The Timid Sons: The juggling act begins

Trip Wood, Tre Mason, Frank Robertson and Preston Little relax after a long day of work, school and band practice. Photo by Kate Sullivan.

Story by Hannah Garrett and Caleb Jones

The band lounged around on the couch after a late night practice session, visibly exhausted but genuinely in love with the opportunity they have to make music.

However, The Timid Sons, comprised of Trip Wood, Frank Robertson, Tré Mason and Luke Brown, only get to make this music after their full days of work and school. They come together late at night to practice and develop new songs, and wake up the next day to do it all over again.

The band’s only studio-recorded album to date, a self-titled work, includes its most popular single, Cocaine Lips. This up and coming band loves to play shows in the Birmingham area, but also likes to travel as well.

“It all started when Frank walked up to me in the food court and said he had a song idea,” Wood said. “We weren’t in a band yet, but he proceeded to pull out a napkin with the words ‘cocaine lips and a hurricane smile.’ I was expecting a chorus or something at least, but all I got was a phrase.”

“That ended up being all I needed though; I took the napkin back to my apartment, sat down and wrote the whole song that day. In that moment The Timid Sons were born,” said Wood.

The band’s name, The Timid Sons, came about when Robertson was reading a book called “I Am Sorry to Think I Have Raised a Timid Son” by Kent Russell. The book itself is based off a famous Davy Crockett quote.

With a band name and one song under his belt, Wood was ready to churn out music at a rapid rate.

“This book really resonated with us,” Wood said, “The idea that a father would really rail their son and be that openly disappointed with him made the realization that we are all born into expectations. People naturally have expectations of us. While you are born into a world of disappointment, that doesn’t mean that you are a disappointment. While we are imperfect, and while we aren’t necessarily a band with full time musicians, we accept it, move on and make music we want to hear.”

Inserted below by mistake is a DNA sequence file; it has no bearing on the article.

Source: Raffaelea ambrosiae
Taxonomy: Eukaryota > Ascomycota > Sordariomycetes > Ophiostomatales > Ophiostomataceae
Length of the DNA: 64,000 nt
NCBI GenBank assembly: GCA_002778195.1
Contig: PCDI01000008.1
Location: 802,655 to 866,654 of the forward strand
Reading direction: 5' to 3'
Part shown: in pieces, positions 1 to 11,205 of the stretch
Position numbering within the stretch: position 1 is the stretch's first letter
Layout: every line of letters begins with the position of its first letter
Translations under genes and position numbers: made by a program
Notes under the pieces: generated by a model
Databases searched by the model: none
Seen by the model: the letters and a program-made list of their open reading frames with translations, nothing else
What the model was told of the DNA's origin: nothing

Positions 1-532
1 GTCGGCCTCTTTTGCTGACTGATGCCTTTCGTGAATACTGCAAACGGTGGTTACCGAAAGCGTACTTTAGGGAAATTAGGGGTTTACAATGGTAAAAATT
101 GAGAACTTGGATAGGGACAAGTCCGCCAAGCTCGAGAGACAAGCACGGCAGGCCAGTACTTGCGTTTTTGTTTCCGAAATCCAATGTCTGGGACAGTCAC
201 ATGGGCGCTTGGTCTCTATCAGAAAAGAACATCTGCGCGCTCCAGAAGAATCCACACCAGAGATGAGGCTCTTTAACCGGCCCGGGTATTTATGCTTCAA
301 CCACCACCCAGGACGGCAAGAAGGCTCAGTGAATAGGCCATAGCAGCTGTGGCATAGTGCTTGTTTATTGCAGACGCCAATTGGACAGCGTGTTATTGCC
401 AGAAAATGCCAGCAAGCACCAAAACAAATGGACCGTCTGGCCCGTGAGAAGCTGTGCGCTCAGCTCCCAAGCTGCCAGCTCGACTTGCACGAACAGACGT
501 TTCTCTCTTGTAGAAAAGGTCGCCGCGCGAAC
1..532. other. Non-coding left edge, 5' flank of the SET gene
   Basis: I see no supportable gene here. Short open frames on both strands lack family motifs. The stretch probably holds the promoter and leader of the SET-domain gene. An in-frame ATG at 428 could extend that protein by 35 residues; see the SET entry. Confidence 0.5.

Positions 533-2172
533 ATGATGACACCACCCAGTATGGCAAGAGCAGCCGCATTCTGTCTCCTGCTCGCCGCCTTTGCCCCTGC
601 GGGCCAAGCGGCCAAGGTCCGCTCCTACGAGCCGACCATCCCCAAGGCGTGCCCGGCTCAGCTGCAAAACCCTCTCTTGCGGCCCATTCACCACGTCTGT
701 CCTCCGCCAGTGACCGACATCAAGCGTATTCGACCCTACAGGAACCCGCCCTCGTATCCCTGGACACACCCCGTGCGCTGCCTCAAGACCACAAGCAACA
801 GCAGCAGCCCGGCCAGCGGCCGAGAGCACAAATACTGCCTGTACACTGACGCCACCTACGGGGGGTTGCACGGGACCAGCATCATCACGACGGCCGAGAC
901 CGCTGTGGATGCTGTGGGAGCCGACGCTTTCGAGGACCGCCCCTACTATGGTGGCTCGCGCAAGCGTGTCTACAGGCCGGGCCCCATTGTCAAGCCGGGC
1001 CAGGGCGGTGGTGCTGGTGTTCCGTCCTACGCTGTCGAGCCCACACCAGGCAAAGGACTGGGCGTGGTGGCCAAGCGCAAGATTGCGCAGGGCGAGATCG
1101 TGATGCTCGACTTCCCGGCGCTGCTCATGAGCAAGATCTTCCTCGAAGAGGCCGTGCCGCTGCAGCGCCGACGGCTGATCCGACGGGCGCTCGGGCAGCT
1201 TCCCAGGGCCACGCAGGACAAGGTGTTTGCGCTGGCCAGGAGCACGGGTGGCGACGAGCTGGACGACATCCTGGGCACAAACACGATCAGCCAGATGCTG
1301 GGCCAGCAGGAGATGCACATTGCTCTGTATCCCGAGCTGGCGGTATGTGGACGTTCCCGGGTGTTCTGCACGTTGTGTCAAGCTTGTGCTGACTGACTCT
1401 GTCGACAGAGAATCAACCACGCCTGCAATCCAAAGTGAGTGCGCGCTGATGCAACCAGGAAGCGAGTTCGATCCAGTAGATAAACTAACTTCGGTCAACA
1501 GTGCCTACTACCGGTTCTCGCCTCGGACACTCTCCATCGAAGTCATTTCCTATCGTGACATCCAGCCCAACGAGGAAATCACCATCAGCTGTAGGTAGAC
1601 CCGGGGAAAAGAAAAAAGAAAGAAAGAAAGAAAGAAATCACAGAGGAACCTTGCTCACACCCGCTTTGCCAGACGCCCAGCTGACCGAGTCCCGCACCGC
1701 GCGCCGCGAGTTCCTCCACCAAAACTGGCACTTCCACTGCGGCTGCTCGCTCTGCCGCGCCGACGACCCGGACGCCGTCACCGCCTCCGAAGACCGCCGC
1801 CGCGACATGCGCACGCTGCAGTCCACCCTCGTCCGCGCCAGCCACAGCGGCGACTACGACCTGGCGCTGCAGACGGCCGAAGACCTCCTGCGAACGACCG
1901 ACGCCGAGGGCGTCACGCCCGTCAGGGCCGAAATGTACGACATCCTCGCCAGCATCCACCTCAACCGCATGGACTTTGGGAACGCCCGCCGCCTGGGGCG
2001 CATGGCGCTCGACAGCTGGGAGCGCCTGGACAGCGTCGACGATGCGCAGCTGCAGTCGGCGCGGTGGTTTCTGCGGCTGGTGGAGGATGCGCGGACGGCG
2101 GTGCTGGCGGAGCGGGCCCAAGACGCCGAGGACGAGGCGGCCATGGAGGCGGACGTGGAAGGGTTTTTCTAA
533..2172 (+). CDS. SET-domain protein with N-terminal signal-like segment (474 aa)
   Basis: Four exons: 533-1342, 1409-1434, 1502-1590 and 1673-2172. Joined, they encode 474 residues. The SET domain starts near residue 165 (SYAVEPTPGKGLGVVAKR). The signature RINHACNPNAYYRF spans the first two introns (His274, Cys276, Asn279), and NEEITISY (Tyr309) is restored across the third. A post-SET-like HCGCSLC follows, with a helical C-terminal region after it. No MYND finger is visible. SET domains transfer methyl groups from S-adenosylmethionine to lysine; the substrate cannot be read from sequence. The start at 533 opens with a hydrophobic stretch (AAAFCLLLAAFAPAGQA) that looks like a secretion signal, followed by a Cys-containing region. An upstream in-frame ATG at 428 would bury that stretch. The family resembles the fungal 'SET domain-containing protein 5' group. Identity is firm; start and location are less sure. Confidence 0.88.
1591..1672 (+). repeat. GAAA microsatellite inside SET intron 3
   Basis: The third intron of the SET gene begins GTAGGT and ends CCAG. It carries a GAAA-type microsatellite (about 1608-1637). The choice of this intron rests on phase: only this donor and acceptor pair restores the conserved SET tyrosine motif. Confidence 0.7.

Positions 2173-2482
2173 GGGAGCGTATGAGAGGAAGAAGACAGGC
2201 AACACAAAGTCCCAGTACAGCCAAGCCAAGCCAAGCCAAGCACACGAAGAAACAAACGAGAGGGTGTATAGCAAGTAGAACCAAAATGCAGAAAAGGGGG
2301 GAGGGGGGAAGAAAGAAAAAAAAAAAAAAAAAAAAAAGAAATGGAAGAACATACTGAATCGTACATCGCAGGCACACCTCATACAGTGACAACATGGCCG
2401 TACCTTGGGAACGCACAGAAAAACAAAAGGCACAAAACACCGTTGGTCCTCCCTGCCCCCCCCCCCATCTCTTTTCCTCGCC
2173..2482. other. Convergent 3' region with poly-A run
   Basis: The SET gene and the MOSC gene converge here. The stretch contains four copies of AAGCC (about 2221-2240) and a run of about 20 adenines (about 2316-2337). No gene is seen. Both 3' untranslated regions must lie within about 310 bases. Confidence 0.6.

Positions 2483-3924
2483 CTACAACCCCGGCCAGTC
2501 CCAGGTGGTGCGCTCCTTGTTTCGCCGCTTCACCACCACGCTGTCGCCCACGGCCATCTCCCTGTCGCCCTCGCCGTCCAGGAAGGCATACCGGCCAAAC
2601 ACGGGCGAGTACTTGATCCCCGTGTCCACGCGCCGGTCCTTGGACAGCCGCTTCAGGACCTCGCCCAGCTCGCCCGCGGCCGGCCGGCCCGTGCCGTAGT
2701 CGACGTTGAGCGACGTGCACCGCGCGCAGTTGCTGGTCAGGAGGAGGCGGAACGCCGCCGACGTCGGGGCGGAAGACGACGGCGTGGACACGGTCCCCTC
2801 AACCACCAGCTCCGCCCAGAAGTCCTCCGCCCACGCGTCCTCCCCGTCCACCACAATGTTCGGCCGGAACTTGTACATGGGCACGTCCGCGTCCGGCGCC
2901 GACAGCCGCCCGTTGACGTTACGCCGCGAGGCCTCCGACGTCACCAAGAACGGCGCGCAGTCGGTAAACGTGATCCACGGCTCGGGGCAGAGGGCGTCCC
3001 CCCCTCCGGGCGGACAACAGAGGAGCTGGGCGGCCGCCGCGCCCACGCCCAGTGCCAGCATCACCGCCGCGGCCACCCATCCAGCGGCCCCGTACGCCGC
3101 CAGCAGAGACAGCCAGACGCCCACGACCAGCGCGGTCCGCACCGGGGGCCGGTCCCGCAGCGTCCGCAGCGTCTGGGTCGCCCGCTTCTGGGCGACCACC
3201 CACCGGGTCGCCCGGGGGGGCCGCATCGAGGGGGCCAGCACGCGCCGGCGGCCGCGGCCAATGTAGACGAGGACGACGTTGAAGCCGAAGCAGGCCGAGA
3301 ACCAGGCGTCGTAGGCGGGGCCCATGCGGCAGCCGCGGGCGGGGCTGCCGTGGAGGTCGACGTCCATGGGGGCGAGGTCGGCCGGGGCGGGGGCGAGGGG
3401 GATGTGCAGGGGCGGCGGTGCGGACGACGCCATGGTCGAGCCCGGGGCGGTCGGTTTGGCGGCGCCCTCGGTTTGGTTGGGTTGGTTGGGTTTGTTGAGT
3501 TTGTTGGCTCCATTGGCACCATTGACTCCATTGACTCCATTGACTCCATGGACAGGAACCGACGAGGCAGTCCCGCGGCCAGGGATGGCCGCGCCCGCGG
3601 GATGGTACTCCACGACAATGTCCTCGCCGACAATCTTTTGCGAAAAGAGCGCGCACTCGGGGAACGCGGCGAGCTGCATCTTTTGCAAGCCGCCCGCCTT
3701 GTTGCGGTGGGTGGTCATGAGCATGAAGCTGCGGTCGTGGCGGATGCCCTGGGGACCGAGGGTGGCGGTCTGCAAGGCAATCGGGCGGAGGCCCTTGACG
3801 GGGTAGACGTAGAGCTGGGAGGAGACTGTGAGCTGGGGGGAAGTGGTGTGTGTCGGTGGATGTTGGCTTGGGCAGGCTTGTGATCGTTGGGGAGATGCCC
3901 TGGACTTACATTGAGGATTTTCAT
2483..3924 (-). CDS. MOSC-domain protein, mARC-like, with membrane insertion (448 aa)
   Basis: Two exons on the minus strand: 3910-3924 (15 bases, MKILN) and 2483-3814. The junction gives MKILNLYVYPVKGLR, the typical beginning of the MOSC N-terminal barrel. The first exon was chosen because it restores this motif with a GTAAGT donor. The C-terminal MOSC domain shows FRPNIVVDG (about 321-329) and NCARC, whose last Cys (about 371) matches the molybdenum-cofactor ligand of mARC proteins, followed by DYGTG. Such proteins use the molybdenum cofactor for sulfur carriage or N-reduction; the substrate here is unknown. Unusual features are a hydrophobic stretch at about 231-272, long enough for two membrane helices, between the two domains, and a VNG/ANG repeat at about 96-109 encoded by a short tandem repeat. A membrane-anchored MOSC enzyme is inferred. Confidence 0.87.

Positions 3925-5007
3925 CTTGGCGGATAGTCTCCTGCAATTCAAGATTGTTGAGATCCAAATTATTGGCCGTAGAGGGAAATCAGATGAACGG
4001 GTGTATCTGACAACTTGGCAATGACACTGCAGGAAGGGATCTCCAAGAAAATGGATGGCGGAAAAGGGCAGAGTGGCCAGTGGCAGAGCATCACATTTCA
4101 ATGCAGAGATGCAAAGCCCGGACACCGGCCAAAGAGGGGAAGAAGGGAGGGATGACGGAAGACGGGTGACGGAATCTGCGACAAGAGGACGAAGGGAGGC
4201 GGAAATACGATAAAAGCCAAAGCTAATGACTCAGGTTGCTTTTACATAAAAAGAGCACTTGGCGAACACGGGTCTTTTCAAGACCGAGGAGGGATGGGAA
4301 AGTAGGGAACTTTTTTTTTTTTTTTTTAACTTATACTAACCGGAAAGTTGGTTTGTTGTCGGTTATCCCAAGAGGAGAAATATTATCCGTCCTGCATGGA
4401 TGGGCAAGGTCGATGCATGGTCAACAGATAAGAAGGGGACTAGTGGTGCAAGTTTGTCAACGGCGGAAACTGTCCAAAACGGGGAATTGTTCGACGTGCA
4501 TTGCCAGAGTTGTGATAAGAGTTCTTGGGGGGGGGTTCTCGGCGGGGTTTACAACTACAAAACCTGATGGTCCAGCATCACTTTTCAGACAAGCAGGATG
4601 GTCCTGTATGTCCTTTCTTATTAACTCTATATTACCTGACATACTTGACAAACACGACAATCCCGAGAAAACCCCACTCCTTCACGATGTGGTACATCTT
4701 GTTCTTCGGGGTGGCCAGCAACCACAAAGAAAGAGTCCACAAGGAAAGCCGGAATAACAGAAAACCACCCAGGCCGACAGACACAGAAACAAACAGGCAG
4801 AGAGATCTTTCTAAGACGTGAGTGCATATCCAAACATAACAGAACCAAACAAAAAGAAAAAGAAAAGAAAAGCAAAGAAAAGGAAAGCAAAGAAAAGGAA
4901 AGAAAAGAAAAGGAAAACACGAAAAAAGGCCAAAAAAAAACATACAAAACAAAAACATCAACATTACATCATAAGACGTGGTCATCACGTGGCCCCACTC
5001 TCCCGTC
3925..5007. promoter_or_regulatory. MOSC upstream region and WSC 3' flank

Wood said he had a handful of ideas already in his head from the previous few years. At the time he didn’t think he would actually use them. Some of the lyrics he had were from experiences that happened that month and others were just things he thought about and wrote down.

Following their first song, “Cocaine Lips,” the band spent about a month recording eight songs at Mountain Brook Community Church. The album came together so quickly because Wood would spend days on end recording music, often times sleeping in the studio to maximize histime.

“Back when we were recording, a few days would pass,” Robertson said, “and I wouldn’t have seen Trip, so I would stop by the studio. I found him there multiple times, tucked away by himself, with lots of cups of coffee, some fresh, and some not so fresh. Trip would have this twitchy, kind of crazed look about him, but he was producing our songs at a ridiculously fast rate. Sometimes you just let the man work and appreciate the results.”

At this time, the band was moving quickly and Wood was rushing the entire thing because he wanted to have a couple of singles to release right away. Because of this, only three of the band members actually recorded on the album. It was challenging for their old drummer from Atlanta to drive to Birmingham every so often to record so they began to reach out to find a new drummer.